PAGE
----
WASHINGTON -- Television viewers' snap judgments of the first presidential debate favored Mitt Romney, according to two "instant reaction" polls and a focus group conducted during and immediately after the candidates met in Denver.
CBS News, which as in past elections and presidential addresses used the GfK's KnowledgePanel representative Internet panel to interview 523 uncommitted voters who watched the debate (with a reported margin of error of +/- 4 percent). Its sample included voters who were either totally undecided before the debate or who were leaning to a candidate, but said they may still change their minds.
Respondents were unambiguous about who won. By a 46 percent to 22 percent margin, the poll's uncommitted voters said they thought Romney won. After the debate, 56 percent said they had a better opinion of Romney, 11 percent had a worse opinion and 32 percent reported their opinion was unchanged.
Finally, according to results broadcast on CBS, Romney improved his score on the question of "caring about your needs and problems" from 30 percent before the debate, to 63 percent after. Obama also improved on this question, from 53 percent to 69 percent.
Romney's support increased modestly among these voters, from 22 percent before the debate to 34 percent after, with most of the change coming from the 50 percent who were totally undecided before the debate. Obama’s support dropped two percentage points, from 25 percent to 23 percent.
CNN, which polled 430 adults who watched the debate and who had agreed to be interviewed after participating in an earlier CNN poll, also found clear evidence of a Romney victory. The survey found that 67 percent thought Romney won the debate, while only 25 percent said they thought Obama won. Thirty-five percent of respondents said they were more likely to vote for Romney after watching the debate, 18 percent for Obama and 47 percent said neither. The percentage of respondents who had a favorable or unfavorable opinion of each candidate was essentially unchanged from CNN's previous poll.
CNN's John King noted that the party breakdown of the network's poll was "a few points more Republican than a typical poll of all voters," but not by enough to hand Romney the victory. The sample included 33 percent Republicans, 37 percent Democrats and 29 percent independents.
Romney also won the expectations-setting game, according to the CNN survey: Most respondents expected Obama to perform better, and for Romney to perform worse than was actually the case. Eighty-two percent of respondents said they thought Romney did a better job than they expected while only 10 percent said they thought he did a worse job than they expected. In contrast, 61 percent said they thought Obama performed worse than they expected and 21 percent said they thought he performed better.
Fifty-four percent of respondents said they thought Romney agreed with their views on the size and role of the federal government, while 44 percent said Obama did. Respondents also favored Romney over Obama on handling the economy, health care, taxes, and the federal budget deficit.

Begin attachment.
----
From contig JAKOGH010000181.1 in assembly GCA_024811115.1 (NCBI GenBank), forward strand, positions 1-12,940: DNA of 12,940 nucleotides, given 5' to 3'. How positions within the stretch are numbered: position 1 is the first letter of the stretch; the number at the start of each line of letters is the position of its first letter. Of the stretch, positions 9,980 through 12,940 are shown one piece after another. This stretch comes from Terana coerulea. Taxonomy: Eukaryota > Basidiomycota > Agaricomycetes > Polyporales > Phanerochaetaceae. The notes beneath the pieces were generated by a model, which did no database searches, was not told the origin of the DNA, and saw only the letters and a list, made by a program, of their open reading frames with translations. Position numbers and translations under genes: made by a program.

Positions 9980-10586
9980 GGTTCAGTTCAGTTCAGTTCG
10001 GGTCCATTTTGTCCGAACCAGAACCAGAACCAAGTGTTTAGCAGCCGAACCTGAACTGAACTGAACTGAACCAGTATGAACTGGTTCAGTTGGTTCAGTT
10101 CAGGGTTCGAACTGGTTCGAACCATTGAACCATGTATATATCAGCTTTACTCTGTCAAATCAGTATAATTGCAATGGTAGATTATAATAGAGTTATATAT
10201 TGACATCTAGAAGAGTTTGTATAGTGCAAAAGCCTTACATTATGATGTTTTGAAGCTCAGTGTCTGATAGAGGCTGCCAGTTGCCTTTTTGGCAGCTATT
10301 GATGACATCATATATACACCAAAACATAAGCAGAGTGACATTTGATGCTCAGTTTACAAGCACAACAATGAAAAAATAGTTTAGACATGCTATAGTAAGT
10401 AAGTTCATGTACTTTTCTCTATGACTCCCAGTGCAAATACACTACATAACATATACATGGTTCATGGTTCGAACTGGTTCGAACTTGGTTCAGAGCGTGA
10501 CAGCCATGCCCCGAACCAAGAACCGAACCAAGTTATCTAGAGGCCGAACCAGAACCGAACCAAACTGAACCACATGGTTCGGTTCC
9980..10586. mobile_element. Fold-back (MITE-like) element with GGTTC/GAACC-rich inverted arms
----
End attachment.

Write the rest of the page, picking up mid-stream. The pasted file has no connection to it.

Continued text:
Democracy Corps, a Democratic firm, conducted a debate group with Women's Voices Women Vote Action Fund, with 45 independent voters in Denver. Among the group, 42 percent said Romney won, while 20 percent thought Obama won, and 38 percent said neither candidate did. One-third said they were likely to vote for Obama, compared with 31 percent before the debate. Forty-four percent said they backed Romney, up from 27 percent pre-debate.
The group showed Romney's favorability went up, from 41 percent before the debate, to 77 percent after. Obama's favorability gained three percentage points. Romney overtook Obama in being seen as a strong leader, and gained points in being seen as better able to handle the economy, and having a clear vision for the country. He made no headway on looking after the middle class, or understanding issues important to voters.
A few caveats for looking at all of these numbers: First, the surveys only reach out to those who watched the debate, who, if history serves, tend to be about a third of all television households. Those most likely to watch are also the most interested in the campaign and most have long since made up their minds.
Second, historically, even big perceived wins in debate instant-reaction surveys make for modest changes in the polls, although in this case a small change could make a big difference.
Eight years ago, Democratic nominee John Kerry was judged the clear winner in his first debate against President George W. Bush in the instant reaction polls conducted by CNN, CBS News and Democracy Corps. Debate viewers also judged Kerry the winner by similar margins the second and third debate as well, and tabulations by partisan affiliation -- not yet available as of this writing for tonight's results -- showed that Kerry scored consistently better with Democrats than Bush did with Republicans.
Bush, who like Obama received a significant boost from the party conventions, led Kerry by roughly six percentage points (49.2 percent to 43.3 percent) on the average of Real Clear Politics polling averages from Sept. 4 to Sept. 30. Kerry's support increased slightly immediately after the first debate and cut Bush's lead to 2.4 percentage points on the RealClearPolitics averages reported from Oct. 4 through election day.
The 2012 race may not follow the contours of 2004, but if it does, we are in for a very close finish. Kerry's debate performances cut Bush's lead by 3.5 percentage points.
As of this writing, the HuffPost Pollster poll tracking model shows Obama leading by 4.2 percentage points (48.7 percent to 44.5 percent).
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